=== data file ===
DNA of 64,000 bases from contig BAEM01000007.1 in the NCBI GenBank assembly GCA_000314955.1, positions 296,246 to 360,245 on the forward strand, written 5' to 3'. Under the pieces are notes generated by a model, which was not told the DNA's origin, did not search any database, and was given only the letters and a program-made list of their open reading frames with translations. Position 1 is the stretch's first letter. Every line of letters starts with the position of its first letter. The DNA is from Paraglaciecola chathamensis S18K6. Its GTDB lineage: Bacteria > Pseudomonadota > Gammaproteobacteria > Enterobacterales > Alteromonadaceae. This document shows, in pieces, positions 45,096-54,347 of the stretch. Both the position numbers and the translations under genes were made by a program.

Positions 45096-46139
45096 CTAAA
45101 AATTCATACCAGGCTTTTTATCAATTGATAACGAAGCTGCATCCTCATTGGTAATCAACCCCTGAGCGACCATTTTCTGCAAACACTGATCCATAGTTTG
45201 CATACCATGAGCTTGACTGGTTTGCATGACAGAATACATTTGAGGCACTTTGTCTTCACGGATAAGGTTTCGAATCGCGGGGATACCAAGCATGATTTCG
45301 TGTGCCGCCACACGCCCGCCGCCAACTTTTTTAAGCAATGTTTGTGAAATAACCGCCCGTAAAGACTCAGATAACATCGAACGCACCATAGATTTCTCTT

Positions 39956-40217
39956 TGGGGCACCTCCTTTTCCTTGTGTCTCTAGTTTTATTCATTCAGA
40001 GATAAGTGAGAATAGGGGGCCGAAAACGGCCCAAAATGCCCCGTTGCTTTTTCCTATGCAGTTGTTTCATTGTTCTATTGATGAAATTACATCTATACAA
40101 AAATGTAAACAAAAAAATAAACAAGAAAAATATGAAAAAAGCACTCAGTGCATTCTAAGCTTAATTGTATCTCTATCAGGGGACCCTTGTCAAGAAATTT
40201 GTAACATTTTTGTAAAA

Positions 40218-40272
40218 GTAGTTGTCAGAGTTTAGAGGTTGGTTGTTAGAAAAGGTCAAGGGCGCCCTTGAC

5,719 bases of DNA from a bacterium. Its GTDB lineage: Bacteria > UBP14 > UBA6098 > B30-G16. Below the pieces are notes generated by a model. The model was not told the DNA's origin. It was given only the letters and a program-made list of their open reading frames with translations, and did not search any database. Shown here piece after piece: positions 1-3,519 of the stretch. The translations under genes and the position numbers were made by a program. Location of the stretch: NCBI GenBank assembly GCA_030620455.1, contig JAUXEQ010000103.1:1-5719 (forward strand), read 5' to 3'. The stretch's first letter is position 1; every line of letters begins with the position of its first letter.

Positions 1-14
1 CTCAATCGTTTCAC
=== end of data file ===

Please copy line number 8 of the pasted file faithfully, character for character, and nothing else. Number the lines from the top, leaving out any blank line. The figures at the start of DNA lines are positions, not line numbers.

39956 TGGGGCACCTCCTTTTCCTTGTGTCTCTAGTTTTATTCATTCAGA